Annual Luau and Broken Top Climb
September 1 to September 3, 2012
Coordinator: Fritz Capell
Six of us headed out from our Luau base camp at The Tarns shortly after 9am: Fritz, Nathan, Paul, Adrian, Joanna, and Siena. John was already on the route, leaving earlier and expecting us to catch up. Paul had already ascended Broken Top the day before, and Adrian headed up partway just to guide us. The day before, they had stayed low on the north side of the West Ridge and had a lot of trouble getting up onto the ridge; on the way back down they had stayed on the crest of the ridge, and found a much better route.
Adrian guided us fairly directly up to the crest of the ridge, far to the west, and it was an excellent route - very gradual, no obstacles, and a nice soft walking surface. It did mean that we had to skirt around the prominent horn on the ridge just before the saddle. Adrian turned around before the horn to hike out with his carpool, and the rest of us went around the south side, picking our own trail and losing as little altitude as possible. While it was probably the most challenging terrain of the climb, it was only a few minutes before we were on the standard climber's trail up the ridge from the saddle.
We reached the nose, the usual crux of the climb, and I free-climbed that section, tying off at the bottom to avoid a precipitous fall should anything happen. But nothing happened; I've done that pitch a lot. Though we had watched John all the way up the ridge, we didn't catch up to him until the nose, and not knowing the usual route, he had already explored several alternate routes to the summit.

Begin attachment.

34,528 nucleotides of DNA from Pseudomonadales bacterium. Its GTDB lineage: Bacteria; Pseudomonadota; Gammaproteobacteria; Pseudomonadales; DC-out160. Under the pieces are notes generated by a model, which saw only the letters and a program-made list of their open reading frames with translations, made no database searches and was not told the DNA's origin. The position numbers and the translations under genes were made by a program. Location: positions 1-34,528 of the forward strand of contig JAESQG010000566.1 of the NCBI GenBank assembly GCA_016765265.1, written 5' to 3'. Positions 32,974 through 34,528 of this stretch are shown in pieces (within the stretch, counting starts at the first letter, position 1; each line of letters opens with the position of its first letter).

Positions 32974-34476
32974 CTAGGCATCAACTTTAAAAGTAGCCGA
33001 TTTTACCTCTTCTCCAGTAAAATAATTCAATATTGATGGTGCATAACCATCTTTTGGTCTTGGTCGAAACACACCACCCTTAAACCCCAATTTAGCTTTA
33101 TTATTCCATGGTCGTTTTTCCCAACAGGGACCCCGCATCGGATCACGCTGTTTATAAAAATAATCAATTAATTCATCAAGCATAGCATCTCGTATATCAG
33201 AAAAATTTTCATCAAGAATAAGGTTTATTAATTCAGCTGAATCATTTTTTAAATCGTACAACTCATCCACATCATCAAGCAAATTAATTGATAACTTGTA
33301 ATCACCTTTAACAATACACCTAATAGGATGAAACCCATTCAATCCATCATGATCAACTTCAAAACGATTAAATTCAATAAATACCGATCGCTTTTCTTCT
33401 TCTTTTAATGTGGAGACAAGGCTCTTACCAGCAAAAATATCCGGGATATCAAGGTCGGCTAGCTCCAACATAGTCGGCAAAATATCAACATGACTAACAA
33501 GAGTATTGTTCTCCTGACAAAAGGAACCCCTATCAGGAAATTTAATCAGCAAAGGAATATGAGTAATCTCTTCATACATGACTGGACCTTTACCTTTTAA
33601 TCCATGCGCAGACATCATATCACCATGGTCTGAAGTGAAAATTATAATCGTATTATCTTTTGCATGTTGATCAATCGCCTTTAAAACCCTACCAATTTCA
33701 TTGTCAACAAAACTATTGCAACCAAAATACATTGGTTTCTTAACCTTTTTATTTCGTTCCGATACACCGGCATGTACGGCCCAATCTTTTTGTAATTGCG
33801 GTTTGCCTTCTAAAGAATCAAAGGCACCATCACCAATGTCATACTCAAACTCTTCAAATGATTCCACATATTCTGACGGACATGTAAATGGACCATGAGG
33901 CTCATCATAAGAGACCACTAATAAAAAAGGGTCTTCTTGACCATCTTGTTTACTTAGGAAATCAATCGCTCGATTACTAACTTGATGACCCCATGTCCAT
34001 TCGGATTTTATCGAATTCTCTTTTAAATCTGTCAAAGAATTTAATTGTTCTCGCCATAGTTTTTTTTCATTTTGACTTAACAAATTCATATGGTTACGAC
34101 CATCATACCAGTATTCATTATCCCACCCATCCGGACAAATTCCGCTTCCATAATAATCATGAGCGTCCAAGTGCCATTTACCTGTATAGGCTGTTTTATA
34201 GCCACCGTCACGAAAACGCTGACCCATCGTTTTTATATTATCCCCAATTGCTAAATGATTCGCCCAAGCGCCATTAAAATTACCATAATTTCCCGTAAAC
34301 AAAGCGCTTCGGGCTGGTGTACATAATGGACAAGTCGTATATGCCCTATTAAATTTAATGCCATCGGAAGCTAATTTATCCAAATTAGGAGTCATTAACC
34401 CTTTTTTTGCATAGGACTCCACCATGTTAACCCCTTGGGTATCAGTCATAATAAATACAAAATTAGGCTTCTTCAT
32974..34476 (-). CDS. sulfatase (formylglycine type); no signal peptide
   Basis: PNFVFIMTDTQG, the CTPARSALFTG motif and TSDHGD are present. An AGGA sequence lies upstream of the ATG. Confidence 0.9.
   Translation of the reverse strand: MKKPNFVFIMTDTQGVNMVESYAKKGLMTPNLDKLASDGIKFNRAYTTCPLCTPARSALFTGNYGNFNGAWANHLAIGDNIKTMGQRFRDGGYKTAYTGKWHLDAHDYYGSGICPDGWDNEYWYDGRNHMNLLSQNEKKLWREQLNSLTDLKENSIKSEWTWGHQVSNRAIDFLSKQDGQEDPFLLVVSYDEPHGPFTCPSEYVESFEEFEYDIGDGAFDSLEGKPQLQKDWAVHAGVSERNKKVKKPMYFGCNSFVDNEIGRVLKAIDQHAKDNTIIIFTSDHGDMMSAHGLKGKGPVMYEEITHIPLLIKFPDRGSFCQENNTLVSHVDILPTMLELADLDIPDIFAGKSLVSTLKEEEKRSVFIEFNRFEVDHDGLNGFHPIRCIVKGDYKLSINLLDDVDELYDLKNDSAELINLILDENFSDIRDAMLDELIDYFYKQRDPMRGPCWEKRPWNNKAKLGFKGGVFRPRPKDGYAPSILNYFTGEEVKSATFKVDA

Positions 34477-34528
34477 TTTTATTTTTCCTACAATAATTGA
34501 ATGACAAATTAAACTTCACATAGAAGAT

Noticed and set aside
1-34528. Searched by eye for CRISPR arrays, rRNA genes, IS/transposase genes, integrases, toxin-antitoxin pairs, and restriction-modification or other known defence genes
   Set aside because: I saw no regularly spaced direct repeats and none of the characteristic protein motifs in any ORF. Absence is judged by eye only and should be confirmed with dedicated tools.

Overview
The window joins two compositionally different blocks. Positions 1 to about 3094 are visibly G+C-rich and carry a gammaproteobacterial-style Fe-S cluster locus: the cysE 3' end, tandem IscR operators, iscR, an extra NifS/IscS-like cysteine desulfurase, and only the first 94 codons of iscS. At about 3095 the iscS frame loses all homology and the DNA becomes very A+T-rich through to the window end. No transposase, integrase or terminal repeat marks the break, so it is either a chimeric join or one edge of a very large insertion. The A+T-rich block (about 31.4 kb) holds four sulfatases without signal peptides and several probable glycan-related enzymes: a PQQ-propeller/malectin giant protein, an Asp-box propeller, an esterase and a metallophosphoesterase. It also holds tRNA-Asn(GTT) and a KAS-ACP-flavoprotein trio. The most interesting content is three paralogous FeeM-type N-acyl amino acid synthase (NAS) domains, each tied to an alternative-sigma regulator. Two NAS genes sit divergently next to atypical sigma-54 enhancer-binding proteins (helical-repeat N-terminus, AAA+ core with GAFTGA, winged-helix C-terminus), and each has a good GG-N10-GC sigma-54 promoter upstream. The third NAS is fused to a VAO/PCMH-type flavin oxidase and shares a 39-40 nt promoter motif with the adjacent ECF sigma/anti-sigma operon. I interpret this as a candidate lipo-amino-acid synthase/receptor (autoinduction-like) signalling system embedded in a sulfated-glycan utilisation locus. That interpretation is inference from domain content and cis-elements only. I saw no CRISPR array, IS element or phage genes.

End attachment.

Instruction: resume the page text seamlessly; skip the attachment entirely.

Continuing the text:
In past years there has been a large boulder at the top of that pitch that was the traditional anchor; this year, it was gone. Fortunately where it broke off, it left a secure slab that was pretty easy to set an anchor on. I set a new webbing anchor, using the one left from the day before for a backup, and belayed the team up the nose. As we were belaying, a group of three hikers arrived with a silly little static line for their rope, so I belayed up their leader and left our rope there for them to use. We didn't feel it necessary (and barely effective) to protect the summit block section; we just moved along slowly and carefully, using both feet and hands, and being careful.
We reached the summit right around 1pm. It was a beautiful sunny day, with a nice breeze. We spent about 20 minutes on the summit, and then descended. The hikers said they were fine getting down with their rope, so we rapped out and pulled ours.
We descended the same route that we had ascended, getting back to camp about 4pm.
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